Orphan Black

orphan black

Season two of Orphan Black, a fun, fast-paced sci-fi show, starts on BBC Three this week, so let’s have a look at its stellar first season.

While on her way home to reunite with -and hopefully regain custody of – her daughter after almost a year away, our heroine Sarah, a rebellious punk with a criminal record and a murky past, notices a woman crying on the train platform. The woman takes off her high heels and her purse, puts them on the floor and glances at Sarah – they look identical. Without even blinking at this surprise, the woman turns away and walks right in front of an oncoming train. In the ensuing panic, Sarah does what any reasonable person would do – nick the woman’s stuff and run off.

And so begins Orphan Black, a fast-paced twisty-turny science-fiction drama anchored by a jaw-dropping performance by newcomer Tatiana Maslany, which we’ll get to in a minute.

Sarah pretends to be Beth to get Beth’s money – yeah, Sarah’s not the most likeable protagonist in the world – but quickly finds herself drawn into a complicated, crazy, and increasingly confusing series of events as she discovers who Beth was, what she did in the past, why she decided to kill herself and why she didn’t even flinch when confronted by her exact double.

Sarah also uses Beth’s suicide as a way of escaping her old life by making it seem like Sarah was the one who killed herself. Sarah does this with the help of her brother Felix, a man with the name of a cat, who isn’t too pleased with her actions but goes along with it because, hey, family.

As if that weren’t enough to deal with, Sarah also struggles to regain custody of her daughter Kira and deal with Vic, an old flame who’s involved in some dodgy dealings.

Sarah quickly realises that stealing Beth’s identity wasn’t the best idea, as she finds herself completely out of her depth, constantly caught in dire situations, always one mis-step away from everything falling apart. This is what makes Orphan Black so exciting and tense. The show delights in shoving Sarah into a tight corner and watching how she reacts. Beth’s colleagues and boyfriend notice that something’s a bit off, but can’t quite tell why. She’s convinced Vic that she’s dead, but he’s telling everyone else she knows, too, including her daughter. And as she scrambles to sort everything out, she’s contacted by another woman. Another woman that looks just like her. Except she has red hair. And she’s… German? What? What the hell is going on?

(from l-r): Sarah (Tatiana Maslany), Helena (Tatiana Maslany), Alison (Tatiana Maslany), Cosima (Tatiana Maslany) and Beth (Tatiana Maslany).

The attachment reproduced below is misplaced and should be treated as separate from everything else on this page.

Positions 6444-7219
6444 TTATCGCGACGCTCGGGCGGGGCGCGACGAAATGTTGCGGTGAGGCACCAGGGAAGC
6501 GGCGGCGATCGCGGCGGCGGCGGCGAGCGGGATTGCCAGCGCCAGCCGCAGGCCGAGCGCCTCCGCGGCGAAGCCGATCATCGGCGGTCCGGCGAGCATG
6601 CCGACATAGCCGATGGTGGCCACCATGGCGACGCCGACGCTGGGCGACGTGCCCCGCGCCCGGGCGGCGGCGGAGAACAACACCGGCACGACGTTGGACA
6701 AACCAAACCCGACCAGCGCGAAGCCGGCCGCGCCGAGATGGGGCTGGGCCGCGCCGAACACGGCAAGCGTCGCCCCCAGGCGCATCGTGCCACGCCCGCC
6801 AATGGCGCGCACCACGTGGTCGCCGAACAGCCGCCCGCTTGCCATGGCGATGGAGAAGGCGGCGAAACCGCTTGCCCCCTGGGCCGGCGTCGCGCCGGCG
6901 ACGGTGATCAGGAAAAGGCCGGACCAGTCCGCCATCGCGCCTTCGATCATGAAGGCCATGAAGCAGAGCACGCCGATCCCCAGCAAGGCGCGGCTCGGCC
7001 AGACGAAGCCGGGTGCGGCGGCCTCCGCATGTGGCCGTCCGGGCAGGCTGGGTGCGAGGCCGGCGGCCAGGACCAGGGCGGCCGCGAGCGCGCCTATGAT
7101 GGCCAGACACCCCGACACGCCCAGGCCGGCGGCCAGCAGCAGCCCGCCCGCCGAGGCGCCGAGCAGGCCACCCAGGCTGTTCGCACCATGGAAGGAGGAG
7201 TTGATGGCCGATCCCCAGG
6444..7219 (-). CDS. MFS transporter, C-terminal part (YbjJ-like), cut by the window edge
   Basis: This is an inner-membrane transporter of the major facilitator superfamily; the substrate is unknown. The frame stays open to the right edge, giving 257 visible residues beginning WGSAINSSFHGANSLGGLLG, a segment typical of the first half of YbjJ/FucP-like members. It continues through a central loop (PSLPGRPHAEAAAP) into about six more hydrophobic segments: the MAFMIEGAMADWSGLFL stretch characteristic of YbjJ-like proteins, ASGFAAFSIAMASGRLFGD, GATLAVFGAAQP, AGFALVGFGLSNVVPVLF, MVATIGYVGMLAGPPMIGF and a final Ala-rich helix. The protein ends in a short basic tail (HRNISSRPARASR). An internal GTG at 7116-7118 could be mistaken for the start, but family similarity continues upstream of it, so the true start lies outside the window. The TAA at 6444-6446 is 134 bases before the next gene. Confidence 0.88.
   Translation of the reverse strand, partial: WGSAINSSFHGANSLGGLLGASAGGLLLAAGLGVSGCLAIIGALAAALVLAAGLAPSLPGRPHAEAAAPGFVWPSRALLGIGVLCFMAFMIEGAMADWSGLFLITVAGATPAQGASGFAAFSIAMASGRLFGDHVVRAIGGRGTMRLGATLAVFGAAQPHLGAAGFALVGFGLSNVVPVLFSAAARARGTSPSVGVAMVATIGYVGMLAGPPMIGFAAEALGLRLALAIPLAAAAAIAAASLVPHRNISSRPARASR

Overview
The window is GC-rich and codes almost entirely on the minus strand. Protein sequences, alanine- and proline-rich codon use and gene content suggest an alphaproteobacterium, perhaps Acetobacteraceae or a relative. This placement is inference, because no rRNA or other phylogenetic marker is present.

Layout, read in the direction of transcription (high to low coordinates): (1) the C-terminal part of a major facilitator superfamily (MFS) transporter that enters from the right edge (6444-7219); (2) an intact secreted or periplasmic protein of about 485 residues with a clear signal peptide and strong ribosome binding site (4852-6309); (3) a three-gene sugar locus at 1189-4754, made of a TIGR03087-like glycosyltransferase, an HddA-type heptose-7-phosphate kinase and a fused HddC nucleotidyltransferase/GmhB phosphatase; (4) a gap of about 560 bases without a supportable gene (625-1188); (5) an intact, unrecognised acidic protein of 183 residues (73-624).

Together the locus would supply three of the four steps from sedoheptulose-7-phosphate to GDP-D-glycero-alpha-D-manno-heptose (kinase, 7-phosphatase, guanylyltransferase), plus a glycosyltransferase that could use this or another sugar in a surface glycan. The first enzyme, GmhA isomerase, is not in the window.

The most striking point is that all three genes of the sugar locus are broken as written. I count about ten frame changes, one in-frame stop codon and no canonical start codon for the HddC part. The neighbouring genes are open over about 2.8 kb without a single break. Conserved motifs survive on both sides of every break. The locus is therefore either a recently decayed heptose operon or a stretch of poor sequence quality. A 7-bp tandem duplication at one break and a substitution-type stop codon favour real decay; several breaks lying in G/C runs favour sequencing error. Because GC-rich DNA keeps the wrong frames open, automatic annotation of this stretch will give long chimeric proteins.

I said earlier that Tatiana Maslany gives a jaw-dropping performance, but I should really have said performances. She plays a range of different characters in Orphan Black, each one looking, sounding and behaving completely differently to each other. It’s like Anna Torv’s work in Fringe taken up to 11. In the first three episodes (of ten) alone, she plays American cop Beth, German redhead Katya, English punk Sarah, uptight American mother of two Alison, relaxed science geek Cosima and unhinged Russian Helena.

When the characters share a scene, I had to keep reminding myself that they’re played by the same person. Okay, the hair and wardrobe departments can take some credit for this, but each character has their own specific mannerisms, verbal tics, posture, even the way they walk and interact with other characters is different. Sarah and Felix have a completely different rapport to Alison and Felix.

It is staggeringly impressive work, especially when the characters have to impersonate each other. An early highlight of the series is watching Alison attempt to impersonate Sarah, with Felix helping to transform a jittery, middle-class American mum into a rude English rebel. Alison copies Sarah’s voice and her mannerisms, but she’s slightly off, just enough so that you can tell that it’s someone impersonating someone else.

Lesser actors would crumble under this Herculean task of playing several characters, often in the same scene, often impersonating each other. Luckily for us, Maslany is up to the challenge. If she wasn’t we wouldn’t care about the characters, we wouldn’t be able to tell them apart, and the show would be a failure..

Speaking of lesser actors, whoever plays Beth’s boyfriend Paul is terrible. TERRIBLE. The one weak link in a generally-great cast, it immediately becomes clear that he wasn’t hired for his acting ability. During one climactic confrontation scene, he was clearly supposed to sound angry and betrayed, but somehow managed to sound bored and monotone instead, even when yelling at the top of his lungs. Good job. Well done him.

Vic is played by the same person who played Vaas in Far Cry 3, and it’s odd hearing that distinctive voice coming from an actual person.

Sarah’s brother Felix is her moral support and the show’s camp comic relief. His reactions to Sarah’s insane situation and his scenes with the rest of the cast provide some welcome laughs during a manic, tense rollercoaster of a series.

This show rockets through plot at an unbelievable pace. It is the television equivalent of a friend telling you a really good story, but he can’t wait to get to the next good bit so he eagerly speeds through the exposition and skips over all the dull bits, barely giving you a chance for you to catch up and understand what’s going on. It’s one hell of a ride, and it’s a lot of fun.

If you’re looking for a good, fun sci-fi drama, if you were a fan of Fringe (which was awesome) or Dollhouse (which I haven’t seen, but seemed similar to this), then give Orphan Black a try.

Orphan Black season one is on DVD now. Season two starts on BBC Three on Wednesday, at 9pm.


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